Is it OK to keep laptop in sunlight?

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Is it OK to keep laptop in sunlight?

Sit down in the shade. Direct sunlight can damage screens, especially older LCD screens, through UV radiation as well as through heat. You should avoid long exposure, but short exposure is fine. Also, glare from screens in bright sunlight may make your eyes hurt even more.

We do know that, unlike UV light, which is well known to be dangerous, the effects of blue light from indoor sources on skin are still being studied (skin aging and cancer). It can cause hyperpigmentation and aging before its time, but other problems, such as the dosage that causes problems, have been fixed since before we had to stay in our homes.

Even though you can use a laptop while sitting in the sun, there are things you can do to keep it from getting too hot or getting broken. You should also do the following things to enjoy your time outside more as a whole.

Depending on the type of panel on your monitor, the results will be different. But it is not a good idea to leave a monitor in direct sunlight for a long time. When plastics are in the sun, they can become brittle and break apart. LCD monitors can only work in a certain range of temperatures, and too much heat could damage the screen. The monitor getting too hot from being in direct sunlight all day would be the biggest worry.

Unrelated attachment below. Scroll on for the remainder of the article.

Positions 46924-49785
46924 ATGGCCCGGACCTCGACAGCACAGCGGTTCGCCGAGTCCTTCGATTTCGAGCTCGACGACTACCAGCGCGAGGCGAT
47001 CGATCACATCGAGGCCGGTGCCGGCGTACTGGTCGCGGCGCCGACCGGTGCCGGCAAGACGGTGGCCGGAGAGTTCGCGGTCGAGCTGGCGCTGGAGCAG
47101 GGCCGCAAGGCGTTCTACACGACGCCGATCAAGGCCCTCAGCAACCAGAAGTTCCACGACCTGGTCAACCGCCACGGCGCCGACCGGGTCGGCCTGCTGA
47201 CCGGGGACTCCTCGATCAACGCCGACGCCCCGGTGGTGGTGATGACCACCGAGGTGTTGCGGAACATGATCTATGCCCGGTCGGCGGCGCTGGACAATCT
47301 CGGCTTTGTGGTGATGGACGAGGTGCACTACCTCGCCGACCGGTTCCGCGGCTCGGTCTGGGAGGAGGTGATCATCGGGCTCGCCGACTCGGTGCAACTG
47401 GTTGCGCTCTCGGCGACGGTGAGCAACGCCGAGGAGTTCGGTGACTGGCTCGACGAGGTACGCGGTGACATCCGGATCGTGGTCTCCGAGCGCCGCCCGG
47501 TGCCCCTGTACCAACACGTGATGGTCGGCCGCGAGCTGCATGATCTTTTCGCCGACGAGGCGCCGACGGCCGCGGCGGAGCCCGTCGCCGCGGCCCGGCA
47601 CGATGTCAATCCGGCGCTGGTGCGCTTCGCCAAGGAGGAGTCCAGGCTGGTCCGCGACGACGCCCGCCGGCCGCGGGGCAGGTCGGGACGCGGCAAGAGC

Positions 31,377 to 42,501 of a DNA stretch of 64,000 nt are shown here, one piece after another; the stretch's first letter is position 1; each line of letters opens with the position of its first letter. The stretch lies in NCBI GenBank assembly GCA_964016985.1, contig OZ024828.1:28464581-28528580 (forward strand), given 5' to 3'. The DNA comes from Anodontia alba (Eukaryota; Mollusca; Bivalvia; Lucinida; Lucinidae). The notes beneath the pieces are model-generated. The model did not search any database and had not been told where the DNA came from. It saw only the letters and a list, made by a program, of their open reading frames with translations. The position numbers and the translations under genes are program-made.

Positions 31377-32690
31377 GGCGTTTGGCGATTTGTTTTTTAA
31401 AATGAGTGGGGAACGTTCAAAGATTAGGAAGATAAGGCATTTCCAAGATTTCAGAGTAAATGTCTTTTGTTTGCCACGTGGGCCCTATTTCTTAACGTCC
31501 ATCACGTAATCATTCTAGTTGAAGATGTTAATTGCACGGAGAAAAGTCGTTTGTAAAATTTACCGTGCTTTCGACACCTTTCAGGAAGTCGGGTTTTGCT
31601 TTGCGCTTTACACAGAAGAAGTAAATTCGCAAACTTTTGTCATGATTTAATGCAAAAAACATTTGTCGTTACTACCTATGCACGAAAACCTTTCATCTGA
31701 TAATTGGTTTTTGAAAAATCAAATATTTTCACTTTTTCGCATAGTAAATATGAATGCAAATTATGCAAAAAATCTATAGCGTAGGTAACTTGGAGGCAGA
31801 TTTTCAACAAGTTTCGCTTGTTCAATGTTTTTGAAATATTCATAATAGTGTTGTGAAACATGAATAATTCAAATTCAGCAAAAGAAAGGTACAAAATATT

They are always in direct sunlight, which makes them hot, so my first thought is “yes, a little bit,” but I can’t be sure. When I’m not using my laptop, it’s easy to move it out of the sun, but it would be hard to take the monitor out of its desk mount every time. It would be best if I didn’t have to close the curtains all day. We really value all honest points of view and suggestions.

Will it hurt my computer if I leave it out in the sun? My room isn’t big enough for me to put it anywhere else. It is right next to the window, so if I leave the curtains open, it will get direct sunlight. I think this will have long-term effects. Have you thought of anything?

The sun usually causes a little extra wear and tear, but it would only fade the color and not affect how well or how long the system works. It will make the temperature go up, but if your temperatures are normal, it shouldn’t be a big deal.

The stage crew told me to set up near the front of the stage so that the next band could set up their drums behind me. When I was setting up, it was foggy, so I didn’t think about where to stand. As soon as I started my set, the sun came out in full force. The metal knobs on my controller got hot to the touch, and the computer slowed down. As I motioned for the stage crew to move my table, the laptop died and the music I was playing stopped working.

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